The Miami Dolphins spotted Indianapolis a surprising 10-point halftime lead today, then bore down on the Colts with four second-half touchdown passes by quarterback Dan Marino and rolled to a 35-17 victory.

Marino, the NFL single-season record holder with 44 touchdown passes, had 179 yards passing in the first half, but the Dolphins trailed, 17-7, as the Colts showed their most effective offense since early in the season.

"The Colts did a job on us in the first half," Dolphins Coach Don Shula said. "The problems we've had offensively were a problem again in the first half. The first drive (of the second half) was real important for us, and we held them scoreless."

Miami's offense finally awakened in the third quarter, with Marino completing 11 of 12 passes for 141 yards on the first two possessions. He passed for 404 yards, leaving him 58 short of the NFL season record of 4,802 set by San Diego's Dan Fouts in 1981.

Marino's first touchdown pass, a two-yarder to Nat Moore, put Miami within three points of the Colts early in the third quarter. The next, two yards to Bruce Hardy, put the Dolphins on top for the first time in the game. Six plays after an Indianapolis punt early in the fourth period, Marino passed 25 yards to Jimmy Cefalo for the clinching touchdown.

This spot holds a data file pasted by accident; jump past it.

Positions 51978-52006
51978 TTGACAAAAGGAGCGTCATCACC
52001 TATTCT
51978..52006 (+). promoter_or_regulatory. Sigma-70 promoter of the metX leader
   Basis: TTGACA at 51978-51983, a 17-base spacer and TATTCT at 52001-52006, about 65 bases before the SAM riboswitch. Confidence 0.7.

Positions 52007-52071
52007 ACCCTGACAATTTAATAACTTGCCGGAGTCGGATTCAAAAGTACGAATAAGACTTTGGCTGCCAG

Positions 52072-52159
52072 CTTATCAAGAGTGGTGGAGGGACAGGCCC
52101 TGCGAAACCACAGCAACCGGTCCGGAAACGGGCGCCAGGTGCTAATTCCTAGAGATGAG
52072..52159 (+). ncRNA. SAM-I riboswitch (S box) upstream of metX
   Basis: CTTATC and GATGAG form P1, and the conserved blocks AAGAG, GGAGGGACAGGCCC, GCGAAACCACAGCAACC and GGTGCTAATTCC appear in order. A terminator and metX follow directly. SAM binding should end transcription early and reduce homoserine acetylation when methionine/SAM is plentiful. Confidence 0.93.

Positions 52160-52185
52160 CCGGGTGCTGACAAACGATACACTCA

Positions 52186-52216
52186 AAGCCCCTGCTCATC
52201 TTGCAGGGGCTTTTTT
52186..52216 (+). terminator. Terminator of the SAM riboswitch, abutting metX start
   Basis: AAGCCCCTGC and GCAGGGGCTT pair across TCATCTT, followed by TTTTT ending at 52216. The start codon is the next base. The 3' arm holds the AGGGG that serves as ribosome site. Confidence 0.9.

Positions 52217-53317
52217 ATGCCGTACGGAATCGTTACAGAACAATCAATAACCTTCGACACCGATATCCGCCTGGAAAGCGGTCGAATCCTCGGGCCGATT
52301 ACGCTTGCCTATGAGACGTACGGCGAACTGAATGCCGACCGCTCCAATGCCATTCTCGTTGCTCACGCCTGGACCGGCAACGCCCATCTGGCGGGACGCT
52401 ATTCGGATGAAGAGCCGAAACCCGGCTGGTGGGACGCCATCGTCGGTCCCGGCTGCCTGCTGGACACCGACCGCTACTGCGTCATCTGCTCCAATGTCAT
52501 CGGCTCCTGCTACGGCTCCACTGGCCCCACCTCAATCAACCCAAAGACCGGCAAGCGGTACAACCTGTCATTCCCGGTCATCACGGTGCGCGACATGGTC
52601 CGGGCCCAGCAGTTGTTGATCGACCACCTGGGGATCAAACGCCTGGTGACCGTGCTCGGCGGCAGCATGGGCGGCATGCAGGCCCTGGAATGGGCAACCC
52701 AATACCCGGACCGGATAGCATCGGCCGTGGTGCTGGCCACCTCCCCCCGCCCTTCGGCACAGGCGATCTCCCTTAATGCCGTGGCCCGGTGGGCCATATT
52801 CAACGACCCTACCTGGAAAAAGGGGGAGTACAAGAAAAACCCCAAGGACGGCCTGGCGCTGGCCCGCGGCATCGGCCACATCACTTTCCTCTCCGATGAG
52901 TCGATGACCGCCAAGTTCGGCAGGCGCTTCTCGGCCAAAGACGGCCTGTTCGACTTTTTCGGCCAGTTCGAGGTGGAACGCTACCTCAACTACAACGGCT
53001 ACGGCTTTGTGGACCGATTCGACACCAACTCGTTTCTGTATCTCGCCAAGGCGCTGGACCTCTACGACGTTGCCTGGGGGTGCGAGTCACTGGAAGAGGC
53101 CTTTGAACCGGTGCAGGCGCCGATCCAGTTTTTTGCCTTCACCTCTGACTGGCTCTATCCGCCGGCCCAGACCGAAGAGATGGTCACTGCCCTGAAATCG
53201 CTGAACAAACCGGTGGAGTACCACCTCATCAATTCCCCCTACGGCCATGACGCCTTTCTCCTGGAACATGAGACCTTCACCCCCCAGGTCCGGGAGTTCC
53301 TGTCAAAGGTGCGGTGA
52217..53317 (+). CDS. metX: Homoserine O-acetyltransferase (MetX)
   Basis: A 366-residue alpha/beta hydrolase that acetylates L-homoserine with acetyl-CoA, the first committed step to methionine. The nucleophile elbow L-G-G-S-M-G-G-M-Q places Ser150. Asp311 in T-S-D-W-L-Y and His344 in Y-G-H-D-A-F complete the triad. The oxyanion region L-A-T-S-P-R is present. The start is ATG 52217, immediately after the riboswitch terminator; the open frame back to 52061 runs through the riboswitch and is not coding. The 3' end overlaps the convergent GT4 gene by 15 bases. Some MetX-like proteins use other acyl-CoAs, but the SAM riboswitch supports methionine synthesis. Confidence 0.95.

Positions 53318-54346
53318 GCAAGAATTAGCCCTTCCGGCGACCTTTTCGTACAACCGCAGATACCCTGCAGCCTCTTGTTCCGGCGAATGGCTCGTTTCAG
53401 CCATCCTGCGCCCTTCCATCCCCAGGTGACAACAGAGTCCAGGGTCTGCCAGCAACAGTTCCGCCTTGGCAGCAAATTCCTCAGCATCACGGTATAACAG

The final score, a seven-yard pass to Mark Clayton, came with 24 seconds remaining.

Miami, which already has captured the American Football Conference Eastern Division championship, is 13-2 going into next week's regular-season finale. Indianapolis (4-11) lost its fourth straight game and ninth in a row against the Dolphins.

The Colts' scoring came on a five-yard pass from quarterback Mike Pagel to Raymond Butler in the first quarter and a 52-yard field goal by Raul Allegre and a six-yard run by Randy McMillan in the second period.

The Colts, whose 17 first-half points matched their highest game total in 10 weeks, moved the ball on each possession in the first half.

"We had a number of new plays that worked well in the first half," Indianapolis Coach Frank Kush said. "But the Dolphins adjusted and took away what was working for us."